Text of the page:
Well, no.

The word “unparalleled” means “without equal.” O’Brien therefore claims, if we literally take him at his word, to be the greatest fighter pilot there ever has been. He would not put it that way, of course, but that is what “unparalleled” means. A remarkable fact is that O’Brien and his wife held simultaneous squadron commands, but neither was at the “pinnacle” of leadership. Impressive achievements can never stand as merely that: They must be ultimate, unparalleled, superlative. And that’s the real MAGA style, too: Just say whatever sounds most impressive at the moment, and never mind the details. When some columnist points out that you are talking through your hat, just roll on.

O’Brien likes to describe himself as a “patriot.” And that’s a funny word just now: The people who tried to overthrow the government in 2021 call themselves “patriots,” and so do the people—at least some of the people—who oppose them. O’Brien is, as a policy matter, an unexceptional Pennsylvania Democrat in hock to the usual union bosses and abortion ghouls, but he is determined not to cede the rhetoric of patriotism to Republicans. 

And if you know MAGA rhetoric, you know what comes next: 

“Scott Perry is a traitor to the people of Pennsylvania and America,” O’Brien insists. Rep. Perry is not a traitor. He is a lowlife and a coup-plotter, and I’d be more inclined to entrust political power to my dachshund, Pancake. But traitor is a serious word because treason is a serious thing, and while there is a perfectly defensible colloquial use of such words, the gentleman from Pennsylvania is not talking about someone who cheers for the Cowboys when they play the Eagles. A man seeking a seat in the House of Representatives ought not to use traitor in a serious sense unless he is willing to go down that road to the place where it ends. If O’Brien means that Rep. Perry is in some serious sense a traitor, then he ought to ask Joe Biden, who just happens to run the Justice Department at the moment, why charges haven’t been brought, why there is no trial, no investigation, no hint of either. Those would be fair questions, if anybody took any of this seriously.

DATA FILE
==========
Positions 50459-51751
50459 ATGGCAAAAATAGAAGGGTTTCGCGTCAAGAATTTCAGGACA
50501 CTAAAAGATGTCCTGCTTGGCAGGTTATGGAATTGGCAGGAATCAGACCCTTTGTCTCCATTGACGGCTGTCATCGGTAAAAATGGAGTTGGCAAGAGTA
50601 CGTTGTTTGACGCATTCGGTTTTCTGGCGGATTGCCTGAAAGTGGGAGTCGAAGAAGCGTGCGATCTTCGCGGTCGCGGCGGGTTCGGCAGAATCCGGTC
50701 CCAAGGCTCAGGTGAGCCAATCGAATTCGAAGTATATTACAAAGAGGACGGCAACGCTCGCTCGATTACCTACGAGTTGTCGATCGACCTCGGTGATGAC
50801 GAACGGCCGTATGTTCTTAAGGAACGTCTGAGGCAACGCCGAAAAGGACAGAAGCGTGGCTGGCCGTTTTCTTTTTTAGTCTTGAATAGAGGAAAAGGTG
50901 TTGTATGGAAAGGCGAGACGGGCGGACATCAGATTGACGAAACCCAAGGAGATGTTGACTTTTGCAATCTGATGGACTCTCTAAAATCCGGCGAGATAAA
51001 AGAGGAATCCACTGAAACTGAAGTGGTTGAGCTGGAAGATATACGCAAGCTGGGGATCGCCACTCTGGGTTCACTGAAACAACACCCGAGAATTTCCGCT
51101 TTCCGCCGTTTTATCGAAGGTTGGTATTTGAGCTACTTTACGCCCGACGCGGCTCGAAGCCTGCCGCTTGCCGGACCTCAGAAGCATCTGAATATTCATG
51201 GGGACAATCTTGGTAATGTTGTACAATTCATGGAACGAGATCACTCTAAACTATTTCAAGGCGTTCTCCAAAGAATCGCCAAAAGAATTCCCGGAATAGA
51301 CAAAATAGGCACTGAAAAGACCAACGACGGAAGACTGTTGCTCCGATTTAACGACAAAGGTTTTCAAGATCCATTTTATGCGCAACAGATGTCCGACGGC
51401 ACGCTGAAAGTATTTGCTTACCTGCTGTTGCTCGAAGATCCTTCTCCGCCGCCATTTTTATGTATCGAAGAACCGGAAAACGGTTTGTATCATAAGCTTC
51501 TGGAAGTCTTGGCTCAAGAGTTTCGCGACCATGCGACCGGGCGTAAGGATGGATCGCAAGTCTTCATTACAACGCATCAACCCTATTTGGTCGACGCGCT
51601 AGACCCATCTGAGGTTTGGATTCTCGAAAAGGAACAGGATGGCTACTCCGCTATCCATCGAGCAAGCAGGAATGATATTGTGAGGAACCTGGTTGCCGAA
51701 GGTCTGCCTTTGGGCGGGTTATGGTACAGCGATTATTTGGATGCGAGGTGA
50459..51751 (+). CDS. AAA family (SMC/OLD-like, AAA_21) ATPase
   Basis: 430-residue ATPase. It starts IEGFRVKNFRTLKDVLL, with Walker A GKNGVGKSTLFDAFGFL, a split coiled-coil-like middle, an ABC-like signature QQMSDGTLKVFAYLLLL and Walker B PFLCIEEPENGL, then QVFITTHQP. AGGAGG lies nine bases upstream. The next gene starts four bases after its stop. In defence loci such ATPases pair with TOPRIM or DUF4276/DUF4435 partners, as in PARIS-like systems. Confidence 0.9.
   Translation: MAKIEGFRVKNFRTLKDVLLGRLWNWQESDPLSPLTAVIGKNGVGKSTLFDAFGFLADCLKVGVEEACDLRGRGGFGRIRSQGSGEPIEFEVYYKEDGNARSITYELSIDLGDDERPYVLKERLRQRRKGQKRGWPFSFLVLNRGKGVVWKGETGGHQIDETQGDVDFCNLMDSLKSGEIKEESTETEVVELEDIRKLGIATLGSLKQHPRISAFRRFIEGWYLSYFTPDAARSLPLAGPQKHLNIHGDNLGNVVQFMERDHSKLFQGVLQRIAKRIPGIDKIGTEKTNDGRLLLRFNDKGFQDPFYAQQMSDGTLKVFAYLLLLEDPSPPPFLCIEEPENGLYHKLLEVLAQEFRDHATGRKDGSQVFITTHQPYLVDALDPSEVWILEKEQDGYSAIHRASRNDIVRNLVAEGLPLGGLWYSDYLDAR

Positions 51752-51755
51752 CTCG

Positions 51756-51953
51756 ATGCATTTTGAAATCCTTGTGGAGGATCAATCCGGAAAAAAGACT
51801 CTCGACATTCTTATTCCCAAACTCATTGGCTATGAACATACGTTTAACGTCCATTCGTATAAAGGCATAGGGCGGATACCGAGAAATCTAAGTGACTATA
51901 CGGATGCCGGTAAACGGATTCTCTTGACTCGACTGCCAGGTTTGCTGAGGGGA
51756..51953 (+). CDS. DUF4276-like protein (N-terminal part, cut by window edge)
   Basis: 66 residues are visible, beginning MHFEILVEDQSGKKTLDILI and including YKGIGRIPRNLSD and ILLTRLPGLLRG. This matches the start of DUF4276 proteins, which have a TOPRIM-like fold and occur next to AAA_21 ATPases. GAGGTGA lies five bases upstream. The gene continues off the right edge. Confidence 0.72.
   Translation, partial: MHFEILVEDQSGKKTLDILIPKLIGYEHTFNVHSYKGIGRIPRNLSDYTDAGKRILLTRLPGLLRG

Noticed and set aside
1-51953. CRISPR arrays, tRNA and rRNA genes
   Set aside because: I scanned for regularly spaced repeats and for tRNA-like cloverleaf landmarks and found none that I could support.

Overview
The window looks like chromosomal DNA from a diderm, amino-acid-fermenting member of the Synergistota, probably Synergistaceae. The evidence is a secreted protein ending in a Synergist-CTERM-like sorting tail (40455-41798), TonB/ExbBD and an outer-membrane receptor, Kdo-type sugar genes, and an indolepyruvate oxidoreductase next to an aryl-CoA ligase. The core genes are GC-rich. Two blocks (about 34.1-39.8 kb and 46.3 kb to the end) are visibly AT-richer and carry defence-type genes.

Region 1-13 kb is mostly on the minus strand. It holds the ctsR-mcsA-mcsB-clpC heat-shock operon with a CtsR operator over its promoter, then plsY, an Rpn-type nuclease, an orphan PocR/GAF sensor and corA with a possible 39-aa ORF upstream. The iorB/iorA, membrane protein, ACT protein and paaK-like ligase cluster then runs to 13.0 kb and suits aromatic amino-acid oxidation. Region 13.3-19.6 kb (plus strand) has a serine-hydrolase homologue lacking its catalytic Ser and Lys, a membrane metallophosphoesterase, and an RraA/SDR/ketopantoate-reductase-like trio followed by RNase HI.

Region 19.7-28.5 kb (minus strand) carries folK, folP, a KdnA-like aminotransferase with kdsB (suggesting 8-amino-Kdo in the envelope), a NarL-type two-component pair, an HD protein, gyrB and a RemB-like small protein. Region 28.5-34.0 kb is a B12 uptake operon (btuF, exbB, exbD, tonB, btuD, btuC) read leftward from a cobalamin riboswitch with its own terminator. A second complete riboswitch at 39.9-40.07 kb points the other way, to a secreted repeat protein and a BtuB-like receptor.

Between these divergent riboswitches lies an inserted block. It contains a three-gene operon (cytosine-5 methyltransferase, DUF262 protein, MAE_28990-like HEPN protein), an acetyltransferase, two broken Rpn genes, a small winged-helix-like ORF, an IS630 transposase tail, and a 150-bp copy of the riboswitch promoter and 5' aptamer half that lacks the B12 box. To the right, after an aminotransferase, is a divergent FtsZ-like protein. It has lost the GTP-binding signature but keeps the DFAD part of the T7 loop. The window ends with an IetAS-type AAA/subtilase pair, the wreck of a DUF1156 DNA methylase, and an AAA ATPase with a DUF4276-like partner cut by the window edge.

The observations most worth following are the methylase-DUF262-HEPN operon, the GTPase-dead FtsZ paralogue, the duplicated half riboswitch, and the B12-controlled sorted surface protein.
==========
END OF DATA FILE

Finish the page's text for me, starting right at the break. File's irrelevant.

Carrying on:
But in reality, this is just more MAGA-style unseriousness about serious things. 

I can understand why Democrats would want to reclaim the rhetoric of patriotism from Republicans: As political incantations go, “patriot” is pretty strong magic. And as far back as What’s The Matter with Kansas?, Democrats have been in thrall to the magical thinking that their unpopular ideas, unlikable candidates, and unlovely cultural associations will—abracadabra!—be transformed—presto-change-o!—if only they use the right words, including formerly taboo words such as “traitor” and “treason” with all their McCarthyite resonance. They think that if they talk the way the MAGA goons talk, then they’ll be able to tap into the same energy. But you can’t do the MAGA hustle while carrying Randi Weingarten piggy-back. 

I get the rhetoric of patriotism. And I’m sure Michael O’Brien is a decent enough guy, albeit one who feels obliged to talk, for the moment, like an idiot, and to let others talk and write that way on his behalf—this is a graduate of the Naval Academy and MIT we are talking about, not Sean Hannity. But traitor talk? I cannot imagine why any Democrat would want to imitate the most stupid and rotten aspects of the Republican Party circa 2024. 

Because we all know how to call that by its true name, even if it is unprintable in this space.

Comments (199)
Join The Dispatch to participate in the comments.
Load More